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Cortisol regulates the paracrine action of macrophages by inducing vasoactive gene expression in endometrial cells

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Original languageEnglish
Pages (from-to)440-448
JournalJournal of Leukocyte Biology
Volume99
Issue number6
Early online date23 Dec 2015
DOIs
Publication statusPublished - Jun 2016

Abstract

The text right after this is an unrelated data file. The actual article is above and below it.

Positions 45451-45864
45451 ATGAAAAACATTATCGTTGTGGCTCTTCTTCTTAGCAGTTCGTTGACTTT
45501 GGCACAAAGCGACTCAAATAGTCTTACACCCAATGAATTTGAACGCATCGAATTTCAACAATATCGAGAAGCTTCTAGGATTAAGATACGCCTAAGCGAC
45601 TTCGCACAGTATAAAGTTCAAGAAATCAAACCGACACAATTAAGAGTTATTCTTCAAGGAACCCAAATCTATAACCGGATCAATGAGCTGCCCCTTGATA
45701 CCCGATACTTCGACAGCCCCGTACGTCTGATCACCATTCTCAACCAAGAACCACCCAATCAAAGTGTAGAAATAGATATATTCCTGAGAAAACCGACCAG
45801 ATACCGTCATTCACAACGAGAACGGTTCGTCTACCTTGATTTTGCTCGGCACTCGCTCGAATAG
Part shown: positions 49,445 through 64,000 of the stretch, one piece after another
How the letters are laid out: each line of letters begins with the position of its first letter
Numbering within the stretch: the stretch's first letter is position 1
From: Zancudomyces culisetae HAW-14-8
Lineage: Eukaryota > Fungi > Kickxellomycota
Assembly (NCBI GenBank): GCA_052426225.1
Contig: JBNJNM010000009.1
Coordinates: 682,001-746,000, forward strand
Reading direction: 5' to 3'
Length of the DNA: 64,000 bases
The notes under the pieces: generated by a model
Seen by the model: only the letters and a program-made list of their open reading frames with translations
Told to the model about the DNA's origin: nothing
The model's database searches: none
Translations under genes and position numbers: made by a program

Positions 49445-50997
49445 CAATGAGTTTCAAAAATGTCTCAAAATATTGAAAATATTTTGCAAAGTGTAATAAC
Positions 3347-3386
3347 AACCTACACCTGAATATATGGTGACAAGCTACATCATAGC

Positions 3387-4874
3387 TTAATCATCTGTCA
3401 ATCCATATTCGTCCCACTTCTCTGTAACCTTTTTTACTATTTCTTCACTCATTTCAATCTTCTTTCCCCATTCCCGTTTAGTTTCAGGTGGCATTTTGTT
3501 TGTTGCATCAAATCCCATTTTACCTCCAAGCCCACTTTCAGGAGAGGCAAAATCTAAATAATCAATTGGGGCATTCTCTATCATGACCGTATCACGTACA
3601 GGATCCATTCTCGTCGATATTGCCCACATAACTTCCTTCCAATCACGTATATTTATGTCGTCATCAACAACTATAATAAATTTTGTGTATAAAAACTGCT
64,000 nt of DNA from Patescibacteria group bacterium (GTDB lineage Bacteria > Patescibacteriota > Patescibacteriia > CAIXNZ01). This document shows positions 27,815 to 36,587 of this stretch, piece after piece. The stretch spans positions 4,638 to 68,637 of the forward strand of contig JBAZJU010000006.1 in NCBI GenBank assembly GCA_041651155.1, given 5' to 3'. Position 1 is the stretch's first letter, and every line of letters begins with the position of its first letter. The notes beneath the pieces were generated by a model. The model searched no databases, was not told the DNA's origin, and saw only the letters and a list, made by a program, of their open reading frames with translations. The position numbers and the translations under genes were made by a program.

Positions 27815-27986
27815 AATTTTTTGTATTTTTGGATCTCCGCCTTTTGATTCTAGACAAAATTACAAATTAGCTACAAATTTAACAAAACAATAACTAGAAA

The human endometrium undergoes inflammation and tissue repair during menstruation. We hypothesized that the local availability of bioactive glucocorticoids plays an important role in immune cell-vascular cell interactions in endometrium during tissue repair at menstruation, acting either directly or indirectly via tissue resident macrophages. We sought to determine whether endometrial macrophages are direct targets for glucocorticoids; whether cortisol-treated macrophages have a paracrine effect on angiogenic gene expression by endometrial endothelial cells; and whether endometrial macrophages express angiogenic factors. Human endometrium (n = 41) was collected with ethical approval and subject consent. Donor peripheral blood monocyte-derived macrophages were treated with estradiol, progesterone, or cortisol. The effect of peripheral blood monocyte-derived macrophage secretory products on the expression of angiogenic RNAs by endothelial cells was examined. Immunofluorescence was used to examine localization in macrophages and other endometrial cell types across the menstrual cycle. Endometrial macrophages express the glucocorticoid receptor. In vitro culture with supernatants from cortisol-treated peripheral blood monocyte-derived macrophages resulted in altered endometrial endothelial cell expression of the angiogenic genes, CXCL2, CXCL8, CTGF, and VEGFC. These data highlight the importance of local cortisol in regulating paracrine actions of macrophages in the endometrium. CXCL2 and CXCL8 were detected in endometrial macrophages in situ. The expression of these factors was highest in the endometrium during the menstrual phase, consistent with these factors having a role in endometrial repair. Our data have indicated that activation of macrophages with glucocorticoids might have paracrine effects by increasing angiogenic factor expression by endometrial endothelial cells. This might reflect possible roles for macrophages in endometrial repair of the vascular bed after menstruation.

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